We in Reality don’t want to downsize Christmas this year, no matter what the media blasts at us. Our gospel story is too rich and full of comfort to remain hidden in these dark days. Fr David our designer gives us a lovely cover of a smiling child inviting us to share the life of the world. Professor Brian Cosgrove introduces us a collection of Christmas poems with enlightening comments. Some of them, like Hardy’s “Oxen” or Betjeman’s “Christmas” may be familiar, but it is possible you have never noticed before the Christmas message of the popular song “Scarlet Ribbons”. Some of the most stirring Christmas music is in the first part of Handel’s Messiah. The concert halls may be closed this year and the choral societies silent so why not dig out a good recording of the Messiah (you can even get it on YouTube) and share it with family and friends. Fr Paul Kenny, who for many years wrote the programme notes for the Dublin Messiah, helps us discover some of its hidden depths.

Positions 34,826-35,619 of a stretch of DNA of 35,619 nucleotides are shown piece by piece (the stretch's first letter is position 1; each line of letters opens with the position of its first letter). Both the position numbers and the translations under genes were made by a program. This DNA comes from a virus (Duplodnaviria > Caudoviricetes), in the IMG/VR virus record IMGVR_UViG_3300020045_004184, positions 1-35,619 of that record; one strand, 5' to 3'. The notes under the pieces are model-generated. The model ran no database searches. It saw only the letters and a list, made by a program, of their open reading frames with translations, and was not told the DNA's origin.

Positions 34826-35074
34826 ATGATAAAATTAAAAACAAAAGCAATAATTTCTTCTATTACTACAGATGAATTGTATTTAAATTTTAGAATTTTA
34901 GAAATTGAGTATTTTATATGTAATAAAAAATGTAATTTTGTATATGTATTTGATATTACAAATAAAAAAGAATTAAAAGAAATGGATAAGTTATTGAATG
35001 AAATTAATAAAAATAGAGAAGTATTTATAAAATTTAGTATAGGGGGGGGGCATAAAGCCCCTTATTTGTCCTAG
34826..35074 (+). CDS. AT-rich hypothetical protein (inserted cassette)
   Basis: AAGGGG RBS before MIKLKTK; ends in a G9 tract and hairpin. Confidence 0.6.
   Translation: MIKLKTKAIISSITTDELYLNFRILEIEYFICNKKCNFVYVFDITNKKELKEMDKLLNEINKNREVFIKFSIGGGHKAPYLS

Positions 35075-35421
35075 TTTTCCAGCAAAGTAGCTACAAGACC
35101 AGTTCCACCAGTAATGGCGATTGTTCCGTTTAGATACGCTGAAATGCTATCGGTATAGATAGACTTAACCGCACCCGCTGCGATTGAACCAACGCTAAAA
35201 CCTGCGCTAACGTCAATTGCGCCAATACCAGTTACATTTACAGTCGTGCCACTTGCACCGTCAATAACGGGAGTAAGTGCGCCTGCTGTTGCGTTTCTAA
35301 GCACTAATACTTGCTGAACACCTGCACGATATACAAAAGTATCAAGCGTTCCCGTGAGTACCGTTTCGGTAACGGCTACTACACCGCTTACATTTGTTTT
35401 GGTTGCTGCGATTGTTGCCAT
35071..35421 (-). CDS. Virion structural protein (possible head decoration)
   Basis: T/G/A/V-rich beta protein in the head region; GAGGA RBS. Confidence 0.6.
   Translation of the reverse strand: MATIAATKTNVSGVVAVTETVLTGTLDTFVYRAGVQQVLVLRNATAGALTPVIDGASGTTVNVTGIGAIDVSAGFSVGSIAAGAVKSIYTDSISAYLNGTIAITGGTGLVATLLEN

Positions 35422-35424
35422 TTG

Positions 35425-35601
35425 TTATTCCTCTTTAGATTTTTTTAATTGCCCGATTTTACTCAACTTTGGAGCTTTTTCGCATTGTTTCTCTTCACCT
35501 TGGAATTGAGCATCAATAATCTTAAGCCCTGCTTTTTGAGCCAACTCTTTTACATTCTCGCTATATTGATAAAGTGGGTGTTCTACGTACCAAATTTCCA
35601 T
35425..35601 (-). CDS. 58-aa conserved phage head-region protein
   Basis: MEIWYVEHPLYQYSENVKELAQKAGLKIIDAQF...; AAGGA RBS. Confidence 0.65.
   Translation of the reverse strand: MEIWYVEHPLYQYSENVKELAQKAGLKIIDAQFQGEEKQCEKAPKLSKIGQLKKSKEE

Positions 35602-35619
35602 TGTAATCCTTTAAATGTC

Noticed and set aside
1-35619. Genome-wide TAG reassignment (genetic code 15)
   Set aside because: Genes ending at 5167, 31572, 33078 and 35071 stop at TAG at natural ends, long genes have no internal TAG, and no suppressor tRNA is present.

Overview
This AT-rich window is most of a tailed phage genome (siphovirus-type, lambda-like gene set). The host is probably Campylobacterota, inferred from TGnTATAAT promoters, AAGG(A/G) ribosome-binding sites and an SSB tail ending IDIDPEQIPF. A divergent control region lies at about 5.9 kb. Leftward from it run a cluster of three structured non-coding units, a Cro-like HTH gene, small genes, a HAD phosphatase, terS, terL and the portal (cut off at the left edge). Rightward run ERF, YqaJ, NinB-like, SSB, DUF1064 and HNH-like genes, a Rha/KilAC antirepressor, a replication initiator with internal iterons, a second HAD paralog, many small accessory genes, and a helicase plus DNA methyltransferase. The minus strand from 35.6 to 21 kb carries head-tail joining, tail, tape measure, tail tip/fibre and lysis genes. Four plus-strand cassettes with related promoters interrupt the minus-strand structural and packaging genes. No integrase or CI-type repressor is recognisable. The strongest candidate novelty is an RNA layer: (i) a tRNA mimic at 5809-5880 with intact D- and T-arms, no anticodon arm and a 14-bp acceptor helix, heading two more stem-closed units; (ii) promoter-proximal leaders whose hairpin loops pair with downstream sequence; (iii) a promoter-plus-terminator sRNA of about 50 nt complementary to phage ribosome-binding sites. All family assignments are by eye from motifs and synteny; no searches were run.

In our regular liturgy slot, Maria Hall reminds us that, especially at Christmas time, “Evangelisation is the grace and vocation proper to the Church, her deepest identity; she exists in order to evangelise.” How will we manage this year with limited congregations, and perhaps even limited access to the church building? Maria offers us some suggestions – decorations, the crib, religious cards, the music. Maria reminds us that “Christmas congregations are unique in their mix of ages and faith experience and being inclusive is a challenge but also a unique opportunity to reach out to those for whom Christmas is only a yearly tradition.”
John Scally takes into to the dark days midwinter and reminds us how deeply the message of Christmas is woven into our Celtic past. Our oldest Irish monument takes on its deepest meaning on the day in which the Advent liturgy sings the O Oriens antiphon: “O Morning Star, splendour of light eternal and sun of righteousness: come and enlighten those who dwell in darkness and the shadow of death.” Colm Meaney takes us from the cool and rainy Irish December to the great Filipino Advent, with its Missa del Gallo – the Mass of Cockcrow or the Aguinaldo.
Our regular Trocaire page reminds us that COVID-19 has devastated the Third World even more than it has touched us. Lockdowns and restrictions may not be pleasant, but they can bring desperately poor people over the edge into even more extreme poverty. You might remember Trocaire’s annual Christmas gift scheme which includes topical items as quarantine care kits, soap and trees. As Santa Clause says in that great Christmas classic, Miracle on Thirty Fourth Street, “Christmas isn’t just a day, it’s a frame of mind.”